universe

 

According to the Bible we were NOT born from nothing…. I am joking…. Lets discuss origin without man-made religion and blind faith interwoven in. ….Huh… I suppose some would consider scientific theories blind faith. I think the difference is dogma does not change and requires the continued belief of its parishioners. Dogma is a fixed, unchanging belief which can create problems when 2000 years pass and the same agenda remains un-amended. When that belief eventually dies (as all religions do) so will the dogma. How many people are worshiping RA the sun-god (still the longest standing religion born from ancient Egypt)?  Scientific thought and theory, though sometimes not a complete puzzle, has the ability to be affirmed, re-affirmed or completely re-theorized as we continue to discover our place within this grand Responsive Universe. Yeah,  I am cool with that….

When we start talking about the Universe in regard to scientific origin it becomes difficult as really we do not have words or equations that can explain such energies and form – especially “pre-Big Bang” scenarios. The latest TV edition of Cosmos with Neil Degrasse Tyson does eloquently explain scientific origin to the fullest extent and it is worth watching. Quantum physics has been resolute in its efforts but there is still so much to learn – like for example how do we combine the worlds of gravity with sub atomic physics – something we have yet to define in equations. From a philosophical standpoint it seems everything is in the form of a Mandala (a revolving circle of inner and outer energy) – whether there is a birth, death and re-birth of new life; whether there is the season of spring which turns to summer, autumn, winter and then back to spring again; karma revolves from actions to reactions as do energy vortexes and chakras. Even storms rotate as do planets, galaxies and cell structure. It seems there is also a beginning, an ending and then a new beginning (regeneration). From a philosophical standpoint the Cosmos would react the same way: Birth (Big Bang) and then death which again would give way to a new birth or Big Bang (over the course of billions of years).

According to the Big Bang, literally the Universe expanded from nothing; a pinpoint of energy so dense math barely supports its ancient existence. There is a paradox here that suggests a more precise definition of nothing.  Nothing is a property where there is no mass, no energy, no space, no time, and no life. One would think that in order to have something as vast and tangible, even if it goes beyond the limits of our observations, as the Universe, it could not spring from nothing, but instead have simply changed form to become the Universe we study today. This thinking puts a spin on that age-old paradox – there is no such thing as nothing; there is just everything. Nothing, or our pre-Big Bang state of nonexistence, the number zero, an ego-less state of being in balance with the Cosmos, is part of the Mandala or revolving circle that seems to govern life.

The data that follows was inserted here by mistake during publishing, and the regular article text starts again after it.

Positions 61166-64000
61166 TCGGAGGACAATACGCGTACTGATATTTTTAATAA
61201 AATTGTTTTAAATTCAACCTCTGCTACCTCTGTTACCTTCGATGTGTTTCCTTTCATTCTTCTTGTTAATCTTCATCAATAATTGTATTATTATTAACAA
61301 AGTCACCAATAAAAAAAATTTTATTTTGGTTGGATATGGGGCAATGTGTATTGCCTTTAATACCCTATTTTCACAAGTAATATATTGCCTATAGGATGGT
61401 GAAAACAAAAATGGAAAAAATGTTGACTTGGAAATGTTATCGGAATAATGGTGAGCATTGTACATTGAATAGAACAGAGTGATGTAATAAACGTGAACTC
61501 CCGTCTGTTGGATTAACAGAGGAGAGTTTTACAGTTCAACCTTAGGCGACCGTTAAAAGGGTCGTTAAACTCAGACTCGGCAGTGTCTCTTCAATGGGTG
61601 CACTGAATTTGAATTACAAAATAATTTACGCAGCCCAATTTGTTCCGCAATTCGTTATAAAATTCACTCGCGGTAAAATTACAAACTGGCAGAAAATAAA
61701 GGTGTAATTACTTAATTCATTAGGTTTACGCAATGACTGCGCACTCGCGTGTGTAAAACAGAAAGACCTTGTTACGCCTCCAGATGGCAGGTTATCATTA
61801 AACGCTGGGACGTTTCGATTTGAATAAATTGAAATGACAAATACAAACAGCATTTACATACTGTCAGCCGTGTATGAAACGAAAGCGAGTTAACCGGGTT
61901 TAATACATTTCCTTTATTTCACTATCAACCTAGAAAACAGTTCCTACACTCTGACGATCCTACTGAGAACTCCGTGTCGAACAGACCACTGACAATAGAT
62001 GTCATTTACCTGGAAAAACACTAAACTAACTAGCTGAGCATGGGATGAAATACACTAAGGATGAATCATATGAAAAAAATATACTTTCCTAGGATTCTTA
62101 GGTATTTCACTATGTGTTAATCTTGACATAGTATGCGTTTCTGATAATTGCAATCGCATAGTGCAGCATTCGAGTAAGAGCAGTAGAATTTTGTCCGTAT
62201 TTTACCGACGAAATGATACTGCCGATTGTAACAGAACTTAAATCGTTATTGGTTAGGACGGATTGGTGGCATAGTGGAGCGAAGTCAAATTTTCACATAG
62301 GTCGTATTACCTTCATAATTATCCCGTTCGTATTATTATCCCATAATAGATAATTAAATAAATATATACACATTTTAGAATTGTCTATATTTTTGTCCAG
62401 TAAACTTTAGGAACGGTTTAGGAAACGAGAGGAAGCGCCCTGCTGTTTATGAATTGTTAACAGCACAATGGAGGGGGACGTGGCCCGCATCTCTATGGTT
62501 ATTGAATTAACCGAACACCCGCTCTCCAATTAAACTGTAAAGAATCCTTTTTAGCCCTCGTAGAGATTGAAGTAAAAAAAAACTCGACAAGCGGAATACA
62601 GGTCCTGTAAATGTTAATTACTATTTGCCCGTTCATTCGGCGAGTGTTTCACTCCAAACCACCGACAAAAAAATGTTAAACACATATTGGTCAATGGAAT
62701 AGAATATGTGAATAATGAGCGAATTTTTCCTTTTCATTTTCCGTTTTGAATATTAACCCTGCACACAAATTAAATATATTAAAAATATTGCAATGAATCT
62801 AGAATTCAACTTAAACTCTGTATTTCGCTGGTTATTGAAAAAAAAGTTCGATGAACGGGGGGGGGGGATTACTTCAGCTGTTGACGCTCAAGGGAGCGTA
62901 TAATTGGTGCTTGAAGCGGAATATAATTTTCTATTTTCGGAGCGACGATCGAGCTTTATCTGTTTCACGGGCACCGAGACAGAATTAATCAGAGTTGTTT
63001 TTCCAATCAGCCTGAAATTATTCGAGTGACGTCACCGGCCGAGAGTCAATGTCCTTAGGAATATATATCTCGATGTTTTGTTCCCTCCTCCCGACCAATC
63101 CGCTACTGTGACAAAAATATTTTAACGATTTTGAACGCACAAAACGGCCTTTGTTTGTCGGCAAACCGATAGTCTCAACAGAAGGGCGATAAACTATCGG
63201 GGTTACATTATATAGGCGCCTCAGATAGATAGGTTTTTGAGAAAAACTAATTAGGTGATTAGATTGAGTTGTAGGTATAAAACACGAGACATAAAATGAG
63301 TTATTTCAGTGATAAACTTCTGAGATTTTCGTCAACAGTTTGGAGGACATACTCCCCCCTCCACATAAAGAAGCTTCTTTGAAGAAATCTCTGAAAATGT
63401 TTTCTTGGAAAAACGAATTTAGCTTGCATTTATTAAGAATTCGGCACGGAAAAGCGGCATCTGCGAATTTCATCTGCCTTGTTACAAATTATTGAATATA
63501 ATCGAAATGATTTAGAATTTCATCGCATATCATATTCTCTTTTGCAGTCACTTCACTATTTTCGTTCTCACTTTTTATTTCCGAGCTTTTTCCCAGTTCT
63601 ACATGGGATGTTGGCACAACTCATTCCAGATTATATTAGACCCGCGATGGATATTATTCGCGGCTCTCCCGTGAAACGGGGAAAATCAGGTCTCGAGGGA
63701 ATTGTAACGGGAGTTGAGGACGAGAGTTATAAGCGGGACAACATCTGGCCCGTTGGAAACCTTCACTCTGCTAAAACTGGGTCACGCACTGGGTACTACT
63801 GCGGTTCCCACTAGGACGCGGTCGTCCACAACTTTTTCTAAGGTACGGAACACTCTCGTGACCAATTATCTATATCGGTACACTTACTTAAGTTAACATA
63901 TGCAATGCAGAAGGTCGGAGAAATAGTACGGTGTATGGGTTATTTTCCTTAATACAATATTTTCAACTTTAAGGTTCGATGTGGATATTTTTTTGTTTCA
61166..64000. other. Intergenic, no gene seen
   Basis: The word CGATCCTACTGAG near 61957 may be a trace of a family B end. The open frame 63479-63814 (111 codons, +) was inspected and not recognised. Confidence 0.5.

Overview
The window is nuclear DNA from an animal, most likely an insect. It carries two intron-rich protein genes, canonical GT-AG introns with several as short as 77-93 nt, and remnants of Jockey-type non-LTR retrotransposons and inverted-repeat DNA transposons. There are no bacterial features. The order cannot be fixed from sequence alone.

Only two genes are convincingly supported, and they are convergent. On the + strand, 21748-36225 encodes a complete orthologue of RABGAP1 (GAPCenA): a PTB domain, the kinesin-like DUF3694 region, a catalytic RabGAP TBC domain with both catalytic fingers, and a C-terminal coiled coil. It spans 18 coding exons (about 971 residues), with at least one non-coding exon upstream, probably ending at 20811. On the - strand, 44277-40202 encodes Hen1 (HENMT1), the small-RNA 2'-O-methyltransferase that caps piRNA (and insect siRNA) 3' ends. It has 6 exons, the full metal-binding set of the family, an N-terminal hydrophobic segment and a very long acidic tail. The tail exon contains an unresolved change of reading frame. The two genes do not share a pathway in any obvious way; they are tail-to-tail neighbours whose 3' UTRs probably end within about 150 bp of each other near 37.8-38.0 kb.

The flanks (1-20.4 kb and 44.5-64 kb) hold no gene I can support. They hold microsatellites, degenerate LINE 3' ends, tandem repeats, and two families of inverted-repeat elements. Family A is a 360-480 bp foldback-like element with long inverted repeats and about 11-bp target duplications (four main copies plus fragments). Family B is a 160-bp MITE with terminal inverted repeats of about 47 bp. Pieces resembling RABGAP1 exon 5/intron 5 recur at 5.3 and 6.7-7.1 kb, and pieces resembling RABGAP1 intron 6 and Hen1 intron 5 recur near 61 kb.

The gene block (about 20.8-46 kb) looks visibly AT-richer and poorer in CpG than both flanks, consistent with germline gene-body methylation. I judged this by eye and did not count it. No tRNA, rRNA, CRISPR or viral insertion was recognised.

Galaxy

No matter how you look at it, some unknown phenomenon sparked the imbalance that allowed for the possibility of life on Earth. Imperfections in the Universe, the upset of matter over antimatter, provided just the right variables to create conscious life. The concept that imperfection and imbalance are essential to creation is poignant in our lives as conscious, creative beings. As imperfect beings, often striving for “the good life” and perfection, we have created so many amazing things. Yet here we are at the age of enlightenment, so flawed that we have war, economic meltdown, and climate change. Still, there is an imperfect beauty to the whole equation – the birth of a baby, a perfectly sunny day, positive energy and love – these are all attributes born from the interstellar chaos that is the Universe. Within the Universe’s imbalance, there are perfect synchronicities that show us the world can be surreal and idyllic.

It seems that perhaps imperfection as the essential force to the birth of the Cosmos created a world where the way of paradox is the way of truth. Night and day, feast and famine, life and death – the list of paradoxes that govern life seems endless, and ever since we had language, we have spun narratives to explain them. We still seek answers for the greatest paradox, that from nothing came everything, and with detailed scientific explanation still leaving a hole in the narrative of what happened before that first  10-43 second, we continue to look at reasonable conjecture and religion to fill the gap. But maybe there is no gap. There may appear to be a beginning and an ending to every phenomenon in life because that is the way we explain them as stories.

A different explanation to consider is that the truth of paradox isn’t finding the balance between opposites; it is finding the revolving circle that binds them. In other words, there isn’t just simply life and death; there is life and death and a re-birth of life. This narrative still leaves a gap in understanding who or what force set this cycle of life in motion; but the important feature of the Universe it highlights is that we have been born into an amazing Cosmos, and we are all linked to this web of energy that is immense and ever-expanding. This web of energy is our True Nature. No matter how small or insignificant we may be compared to the vast and intricate workings of the Universe, we are still connected and part of the equation. On one side, we have the Universe. On the other, we have ourselves. Not a balanced equation by any means, but the Big Bang shows us that with imbalance, comes a great potential for power and creation. Something to think about….

 

John C. Bader

Edited by Kim Dzwonkowski

 

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